Abstract

Local seismic arrays were deployed at two locations along the San Andreas fault (saf) near Parkfield, California, before and after the 2004 M 6.0 Parkfield earthquake. Using local earthquakes we determine the anisotropic field within 1– 2 km of the main trace of the saf at the two array locations separated by 12 km. The initial array, near the safod site, was deployed for six weeks in October and November 2003, and the second array, located near the town of Parkfield, was deployed for 3 months following the 28 September 2004 M 6.0 Parkfield earthquake.

We find the fast shear-wave polarization direction nearly fault-parallel (N40°W) for stations on the main fault trace and within 100 m to the southwest of the saf at both array locations. These fault-parallel measurements span the 100- to 150-m-wide zone of pervasive cracking and damage interpreted from fault-zone-trapped waves associated with the main fault core (Li et al., 2004, 2006). Outside of this zone, the fast orientations are scattered with some preference for orientations near N10°E, roughly parallel to the regional maximum horizontal compressive stress direction (σh). In addition, fast directions are preferentially oriented parallel to a northern branch of the saf recorded on stations in the 2004 Parkfield deployment.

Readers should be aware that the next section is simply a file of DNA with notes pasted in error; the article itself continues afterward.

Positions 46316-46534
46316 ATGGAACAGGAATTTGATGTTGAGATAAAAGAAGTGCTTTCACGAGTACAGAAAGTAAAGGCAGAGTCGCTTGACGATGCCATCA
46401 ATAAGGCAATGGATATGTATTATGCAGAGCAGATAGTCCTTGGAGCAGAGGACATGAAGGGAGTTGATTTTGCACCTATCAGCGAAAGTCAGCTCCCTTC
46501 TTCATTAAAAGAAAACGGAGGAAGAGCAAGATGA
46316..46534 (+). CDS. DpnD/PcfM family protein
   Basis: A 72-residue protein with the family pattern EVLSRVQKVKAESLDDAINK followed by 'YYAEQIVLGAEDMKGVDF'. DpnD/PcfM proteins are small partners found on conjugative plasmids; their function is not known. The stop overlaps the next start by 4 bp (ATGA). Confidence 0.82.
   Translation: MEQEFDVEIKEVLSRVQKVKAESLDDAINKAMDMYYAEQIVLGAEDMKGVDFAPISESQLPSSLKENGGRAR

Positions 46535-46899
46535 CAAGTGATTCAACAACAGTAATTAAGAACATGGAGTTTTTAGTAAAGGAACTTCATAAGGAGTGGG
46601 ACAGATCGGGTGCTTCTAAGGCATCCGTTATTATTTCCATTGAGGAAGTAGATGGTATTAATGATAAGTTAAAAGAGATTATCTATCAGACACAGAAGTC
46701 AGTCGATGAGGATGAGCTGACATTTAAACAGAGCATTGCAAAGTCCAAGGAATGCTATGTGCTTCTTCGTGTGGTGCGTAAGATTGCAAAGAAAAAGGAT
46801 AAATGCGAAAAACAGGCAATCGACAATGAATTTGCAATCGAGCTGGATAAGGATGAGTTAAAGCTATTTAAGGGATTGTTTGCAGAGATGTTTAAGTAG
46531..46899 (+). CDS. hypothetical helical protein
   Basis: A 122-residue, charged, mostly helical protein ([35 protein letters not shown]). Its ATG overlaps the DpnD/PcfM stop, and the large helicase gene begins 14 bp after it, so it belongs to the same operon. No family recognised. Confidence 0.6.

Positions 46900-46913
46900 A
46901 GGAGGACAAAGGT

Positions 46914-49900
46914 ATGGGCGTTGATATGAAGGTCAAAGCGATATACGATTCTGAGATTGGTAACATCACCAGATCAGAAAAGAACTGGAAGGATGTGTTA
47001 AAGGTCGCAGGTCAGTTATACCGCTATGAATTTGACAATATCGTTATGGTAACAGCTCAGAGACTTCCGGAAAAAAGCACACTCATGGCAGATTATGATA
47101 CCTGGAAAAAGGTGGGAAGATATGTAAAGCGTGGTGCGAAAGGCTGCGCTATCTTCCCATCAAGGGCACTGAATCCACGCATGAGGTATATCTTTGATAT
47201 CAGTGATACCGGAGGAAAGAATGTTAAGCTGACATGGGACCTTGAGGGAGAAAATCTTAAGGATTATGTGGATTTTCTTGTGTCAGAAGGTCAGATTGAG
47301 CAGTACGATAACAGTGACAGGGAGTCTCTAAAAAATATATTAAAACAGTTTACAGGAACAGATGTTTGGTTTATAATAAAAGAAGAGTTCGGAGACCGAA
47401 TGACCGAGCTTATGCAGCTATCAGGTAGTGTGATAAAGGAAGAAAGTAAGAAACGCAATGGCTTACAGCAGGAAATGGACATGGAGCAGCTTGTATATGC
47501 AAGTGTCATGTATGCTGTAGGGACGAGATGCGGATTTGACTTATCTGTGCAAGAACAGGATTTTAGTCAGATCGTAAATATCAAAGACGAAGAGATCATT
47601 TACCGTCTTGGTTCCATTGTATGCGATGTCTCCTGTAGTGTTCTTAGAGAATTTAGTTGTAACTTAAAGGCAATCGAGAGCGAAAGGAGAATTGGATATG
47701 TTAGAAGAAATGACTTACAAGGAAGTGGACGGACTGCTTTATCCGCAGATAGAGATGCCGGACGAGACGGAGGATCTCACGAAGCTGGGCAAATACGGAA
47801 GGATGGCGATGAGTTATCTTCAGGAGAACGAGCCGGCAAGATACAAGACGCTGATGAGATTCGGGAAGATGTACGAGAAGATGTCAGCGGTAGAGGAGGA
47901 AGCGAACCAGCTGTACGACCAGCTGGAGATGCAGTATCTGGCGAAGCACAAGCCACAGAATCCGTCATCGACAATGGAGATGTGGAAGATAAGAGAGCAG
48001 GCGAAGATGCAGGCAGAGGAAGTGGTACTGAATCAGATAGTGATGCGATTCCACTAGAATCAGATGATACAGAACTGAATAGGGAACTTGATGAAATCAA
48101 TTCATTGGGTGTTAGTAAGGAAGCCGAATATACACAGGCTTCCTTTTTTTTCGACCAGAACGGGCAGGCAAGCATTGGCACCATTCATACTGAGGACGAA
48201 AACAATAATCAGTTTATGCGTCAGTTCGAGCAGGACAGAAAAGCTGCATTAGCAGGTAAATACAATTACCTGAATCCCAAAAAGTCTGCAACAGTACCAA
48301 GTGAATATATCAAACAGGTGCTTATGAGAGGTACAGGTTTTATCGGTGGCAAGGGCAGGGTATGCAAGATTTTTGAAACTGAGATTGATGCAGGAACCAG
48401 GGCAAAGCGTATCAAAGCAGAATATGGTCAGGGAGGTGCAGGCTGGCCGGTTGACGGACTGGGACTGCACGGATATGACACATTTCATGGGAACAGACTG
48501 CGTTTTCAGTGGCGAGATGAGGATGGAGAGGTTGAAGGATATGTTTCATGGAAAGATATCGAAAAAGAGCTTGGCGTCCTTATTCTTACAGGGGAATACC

The measured anisotropy is likely due to a combination of stress-aligned microcracks away from the fault and shear fabric within the highly evolved fault core. The majority of our measurements are taken outside of the main fault core, and we estimate the density of microcracks from the measured delay times. Apparent crack densities are approximately 3%, with large scatter. The data suggest weak depth dependence to the measured delay times for source depths between 2 and 7 km. Below 7-km source depth, the delay times do not correlate with depth suggesting higher confining pressure is forcing the microcracks to close.

No coseismic variation in the anisotropic parameters is observed, suggesting little to no influence on measured splitting due to the 2004 M 6.0 Parkfield earthquake. However, the premainshock and postmainshock data presented here are from arrays separated by 12 km, limiting our sensitivity to small temporal changes in anisotropy.

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